The Rise And Fall Of Poland’s First Great Video Game Company

One of Poland’s most successful cultural exports in recent years has been in the form of computer games, with series such as The Witcher, This War of Mine, The Medium and Layers of Fear receiving critical acclaim and commercial success.

However, three decades ago, the video game market did not exist at all, with Poland having only transitioned to a market-based economy at the start of the 1990s.

Video games were only available through a mix of independent Polish translation efforts and software piracy, but the first video game company to push against this was Metropolis Software, founded in 1992 by Adrian Chmielarz to sell a type of game that hitherto had been unavailable in Poland.

Working with childhood friends Grzegorz Miechowski and Andrzej Michalak, Mr Chmielarz planned to make a graphical adventure game of the type that had not been sold in Poland due to the amount of text that would need to be translated.

The result was Tajemnica Statuetki (aka The Mystery of The Statuette), the story of an Interpol agent who tries to solve a worldwide spate of artefact thefts, with the graphics being digitised photographs of a holiday in Cote d’Azur.

It was made on a shoestring budget using pictures from a sunny holiday with a spy thriller plot written around it, and when Mr Chmielarz pitched the game to distributors they believed that the game would sell only 100 copies. It ultimately sold 6,000.

There were a few reasons for this. The first was that even other Polish game studios of the era, such as X-Land, were not selling any games like it, the game sold cheaper than other western imports of the time and featured a copy of a fictional newspaper that doubled as the game’s copy protection.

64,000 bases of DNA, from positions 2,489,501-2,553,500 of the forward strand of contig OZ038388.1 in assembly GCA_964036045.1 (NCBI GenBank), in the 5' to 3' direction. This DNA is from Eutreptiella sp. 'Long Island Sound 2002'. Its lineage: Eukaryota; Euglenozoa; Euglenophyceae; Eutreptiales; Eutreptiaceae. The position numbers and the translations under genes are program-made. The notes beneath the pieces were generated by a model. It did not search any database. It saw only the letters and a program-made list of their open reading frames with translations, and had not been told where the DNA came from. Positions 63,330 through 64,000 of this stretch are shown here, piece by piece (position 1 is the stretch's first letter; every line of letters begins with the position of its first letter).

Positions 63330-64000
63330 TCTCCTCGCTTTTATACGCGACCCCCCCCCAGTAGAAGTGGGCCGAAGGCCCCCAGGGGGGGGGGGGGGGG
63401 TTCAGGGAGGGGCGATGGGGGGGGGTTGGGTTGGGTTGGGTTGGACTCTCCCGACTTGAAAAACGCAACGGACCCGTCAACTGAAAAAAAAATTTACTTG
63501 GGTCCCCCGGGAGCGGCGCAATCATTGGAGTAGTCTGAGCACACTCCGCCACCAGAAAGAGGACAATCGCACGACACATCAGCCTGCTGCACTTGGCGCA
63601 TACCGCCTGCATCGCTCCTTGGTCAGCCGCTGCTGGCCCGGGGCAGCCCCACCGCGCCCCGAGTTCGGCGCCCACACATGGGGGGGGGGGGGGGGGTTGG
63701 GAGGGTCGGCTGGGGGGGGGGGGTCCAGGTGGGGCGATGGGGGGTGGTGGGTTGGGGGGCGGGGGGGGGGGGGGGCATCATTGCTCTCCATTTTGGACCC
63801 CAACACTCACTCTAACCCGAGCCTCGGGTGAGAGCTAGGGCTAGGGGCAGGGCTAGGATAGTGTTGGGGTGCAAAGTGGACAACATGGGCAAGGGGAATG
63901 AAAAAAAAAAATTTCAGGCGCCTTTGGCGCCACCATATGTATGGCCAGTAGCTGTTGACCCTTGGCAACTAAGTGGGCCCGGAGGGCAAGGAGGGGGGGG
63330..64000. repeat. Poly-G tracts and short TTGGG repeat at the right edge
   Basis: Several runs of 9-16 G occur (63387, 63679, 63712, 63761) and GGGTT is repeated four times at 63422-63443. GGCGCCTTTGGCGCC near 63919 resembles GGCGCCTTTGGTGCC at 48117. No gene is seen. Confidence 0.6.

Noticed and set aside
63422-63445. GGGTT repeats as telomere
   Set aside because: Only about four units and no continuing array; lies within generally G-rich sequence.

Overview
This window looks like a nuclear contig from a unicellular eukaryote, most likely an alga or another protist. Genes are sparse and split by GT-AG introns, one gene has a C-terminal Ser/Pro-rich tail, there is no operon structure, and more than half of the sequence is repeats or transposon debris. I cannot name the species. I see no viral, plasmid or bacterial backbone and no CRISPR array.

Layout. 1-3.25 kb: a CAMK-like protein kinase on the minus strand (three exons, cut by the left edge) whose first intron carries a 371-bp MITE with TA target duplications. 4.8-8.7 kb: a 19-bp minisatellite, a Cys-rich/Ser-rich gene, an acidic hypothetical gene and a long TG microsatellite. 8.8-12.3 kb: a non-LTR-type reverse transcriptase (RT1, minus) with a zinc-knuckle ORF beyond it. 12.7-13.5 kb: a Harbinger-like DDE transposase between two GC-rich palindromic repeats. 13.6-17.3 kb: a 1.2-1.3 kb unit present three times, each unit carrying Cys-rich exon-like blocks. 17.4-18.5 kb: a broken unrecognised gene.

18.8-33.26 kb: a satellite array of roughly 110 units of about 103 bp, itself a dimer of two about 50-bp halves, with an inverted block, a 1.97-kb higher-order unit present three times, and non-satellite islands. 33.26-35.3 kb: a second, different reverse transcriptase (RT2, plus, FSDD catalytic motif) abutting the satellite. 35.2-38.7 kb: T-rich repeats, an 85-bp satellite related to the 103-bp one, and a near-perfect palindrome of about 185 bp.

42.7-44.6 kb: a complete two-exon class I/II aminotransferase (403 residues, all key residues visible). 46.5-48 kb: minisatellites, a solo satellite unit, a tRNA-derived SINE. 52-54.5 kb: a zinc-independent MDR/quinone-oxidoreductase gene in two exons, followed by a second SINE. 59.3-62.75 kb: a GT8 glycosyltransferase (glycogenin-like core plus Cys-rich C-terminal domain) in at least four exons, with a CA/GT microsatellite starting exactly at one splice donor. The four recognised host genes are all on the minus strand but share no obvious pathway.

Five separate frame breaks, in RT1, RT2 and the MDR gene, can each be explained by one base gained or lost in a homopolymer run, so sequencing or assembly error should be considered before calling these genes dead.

The success led to the internationally successful follow-up Teen Agent in 1995, and additional success with games such as The Prince And The Coward, a cross-production with Broken Sword developers Revolution Software.

As well as this there was the turn-based RPG Gorky 17 and the action game Archangel. However, personal problems between Mr Chmielarz and Mr Miechowski, as well as the ultimate failure of their attempt to bring The Witcher book series to the video game medium led to an acrimonious split.

The former went on to form People Can Fly, a studio based known for developing Painkiller, Bulletstorm and Outriders, whilst Metropolis struggled after their founder left, with the last straw being the poorly reviewed game Infernal.

After Infernal underwhelmed, the company was bought by CD Projekt in 2009, who had risen to prominence after the international success of their own game based on The Witcher, and many Metropolis games have since been released for free on the website Good Old Games.